M. squash preps for its dance

If the NCAA basketball tournament is the Big Dance, the College Squash Association tournament is the minute waltz. At the end of this weekend, one squad will rise up from the pack of eight to claim national championship glory.

The single-elimination tournament commences Friday in the Brady Squash Center. The Yale men’s squash team (10-2, 5-1 Ivy) finds itself seeded third. The Elis can thank the Harvard Crimson, with whom they share the bottom half of the Potter Division bracket, for their recent demotion from No. 2. The Crimson (7-1, 6-0) defeated the Bulldogs 2-7 Feb. 14, taking the Dawg’s No. 2 ranking and the Ivy League title.

The Elis begin their bid for a crown Friday at 1:30 against sixth-seed Cornell (8-4, 2-4). The Bulldogs demolished the Big Red 9-0 at the teams’ last meeting Jan. 18. Eli head coach Dave Talbott said he is expecting similar results to generate some momentum for his squad.

After an embarrassing performance against the Cantabs, the Elis rebounded to knock off Brown (4-9, 0-6) and Amherst (9-7). These matches, along with three weeks of practice, should have the Bulldogs well-prepared for a likely rematch Saturday with Harvard in the semifinals.

“We must play better,” Talbott said. “You don’t always get a chance to redeem yourself, and we have to take advantage.”

The Elis’ practices have focused on patience, and Talbott is still shuffling his lineup. The return of Avner Geva ’06, who has been out with back problems, will add strength to the Bulldogs’ top five.

“With Avner, we can get out of the chute better with our even seeds,” Trevor Rees ’06 said. “We will still be in matches when the odds go on.”

The only two teams to beat the Elis this year stand in their way to a national title. If the tournament progresses as expected, a Harvard semi-final will be followed with a championship showdown against No. 1 Trinity (16-0). The Bantam juggernaut resides in the top half of the bracket and will have to dispatch Penn and Princeton to reach the finals for what could be its fifth straight championship. If the Elis square off against Trinity in the title match Sunday at noon, they will attempt to stop the longest consecutive win streak in history at 88. Both matches promise to challenge the Elis, but Talbott said his team is focused only on the task at hand — Cornell.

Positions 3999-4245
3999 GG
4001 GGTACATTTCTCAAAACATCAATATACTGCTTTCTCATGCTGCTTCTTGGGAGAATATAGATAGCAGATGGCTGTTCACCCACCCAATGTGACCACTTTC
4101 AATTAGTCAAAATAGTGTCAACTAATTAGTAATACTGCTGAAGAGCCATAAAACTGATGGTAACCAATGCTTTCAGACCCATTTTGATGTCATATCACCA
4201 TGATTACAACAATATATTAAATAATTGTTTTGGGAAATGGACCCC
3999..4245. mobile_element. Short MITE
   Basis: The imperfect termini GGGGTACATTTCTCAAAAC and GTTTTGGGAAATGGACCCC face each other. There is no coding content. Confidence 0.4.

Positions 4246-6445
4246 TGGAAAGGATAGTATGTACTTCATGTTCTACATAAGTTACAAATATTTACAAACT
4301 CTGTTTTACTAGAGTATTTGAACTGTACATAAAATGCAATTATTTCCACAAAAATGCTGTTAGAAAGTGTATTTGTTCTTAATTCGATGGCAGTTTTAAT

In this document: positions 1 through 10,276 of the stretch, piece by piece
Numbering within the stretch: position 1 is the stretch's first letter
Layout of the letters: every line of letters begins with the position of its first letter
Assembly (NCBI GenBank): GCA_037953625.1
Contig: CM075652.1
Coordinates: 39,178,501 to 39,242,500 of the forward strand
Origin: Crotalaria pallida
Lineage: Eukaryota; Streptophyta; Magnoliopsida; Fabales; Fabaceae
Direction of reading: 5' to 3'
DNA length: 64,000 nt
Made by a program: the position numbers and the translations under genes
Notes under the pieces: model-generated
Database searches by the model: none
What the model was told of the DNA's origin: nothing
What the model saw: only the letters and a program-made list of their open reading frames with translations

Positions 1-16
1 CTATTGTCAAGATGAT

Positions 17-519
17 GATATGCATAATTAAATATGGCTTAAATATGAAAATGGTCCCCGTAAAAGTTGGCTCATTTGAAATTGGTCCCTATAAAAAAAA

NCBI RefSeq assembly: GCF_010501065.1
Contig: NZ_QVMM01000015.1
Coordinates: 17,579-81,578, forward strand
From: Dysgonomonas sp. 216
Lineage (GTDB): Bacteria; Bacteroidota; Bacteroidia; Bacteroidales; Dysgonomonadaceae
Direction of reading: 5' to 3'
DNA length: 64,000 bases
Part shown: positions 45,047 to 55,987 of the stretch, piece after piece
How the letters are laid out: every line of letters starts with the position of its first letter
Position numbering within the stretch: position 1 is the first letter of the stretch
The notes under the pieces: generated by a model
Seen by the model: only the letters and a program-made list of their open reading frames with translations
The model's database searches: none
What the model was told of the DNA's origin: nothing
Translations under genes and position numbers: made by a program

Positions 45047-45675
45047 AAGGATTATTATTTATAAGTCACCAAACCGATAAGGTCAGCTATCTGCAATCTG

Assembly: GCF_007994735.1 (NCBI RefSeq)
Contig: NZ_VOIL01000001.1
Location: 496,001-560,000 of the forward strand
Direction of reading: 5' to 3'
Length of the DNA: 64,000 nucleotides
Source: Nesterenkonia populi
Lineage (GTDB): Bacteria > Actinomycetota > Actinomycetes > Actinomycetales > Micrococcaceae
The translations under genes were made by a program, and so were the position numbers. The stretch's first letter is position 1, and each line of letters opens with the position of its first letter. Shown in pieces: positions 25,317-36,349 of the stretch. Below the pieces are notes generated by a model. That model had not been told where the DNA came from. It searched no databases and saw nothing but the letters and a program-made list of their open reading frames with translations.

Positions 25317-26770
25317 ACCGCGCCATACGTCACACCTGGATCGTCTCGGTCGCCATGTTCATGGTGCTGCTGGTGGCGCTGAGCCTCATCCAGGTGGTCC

“You cannot just expect to beat [Cornell],” captain Ryan Byrnes ’04 said. “We have to play hard.”

The Bulldogs have the weight of the No. 2 ranking off of their shoulders and are playing with nothing to lose.

For the nine seniors on this year’s squad, this weekend is the end of a four-year commitment and could be the perfect send-off. But Byrnes said the graduating class does not feel much pressure. The remainder of the Eli team has followed suit and relishes the role of underdog.

“We just have to be relaxed and have a little fun,” Byrnes said.

A calm and collected squad is a squad that can be a serious contender for the title, Talbott said. Relaxed players draw points out longer and do not make errors trying to win points early. Long points have been the Elis’ modus operandi, have brought them this far in the season, and could bring them to the promised land.

“We’ve got an opportunity to win this thing if we play our style,” Talbott said.

Julian Illingworth ‘06 lobs the ball in a match vs. Amherst Feb. 21 at the Brady Squash Courts. The Elis won 9-0. This weekend, the third-seed Bulldogs will host the College Squash Association Tournament. To earn the national title, they will have to trump Harvard and Trinity, the only two schools they lost to this season.
Alexander White
Julian Illingworth ‘06 lobs the ball in a match vs. Amherst Feb. 21 at the Brady Squash Courts. The Elis won 9-0. This weekend, the third-seed Bulldogs will host the College Squash Association Tournament. To earn the national title, they will have to trump Harvard and Trinity, the only two schools they lost to this season.

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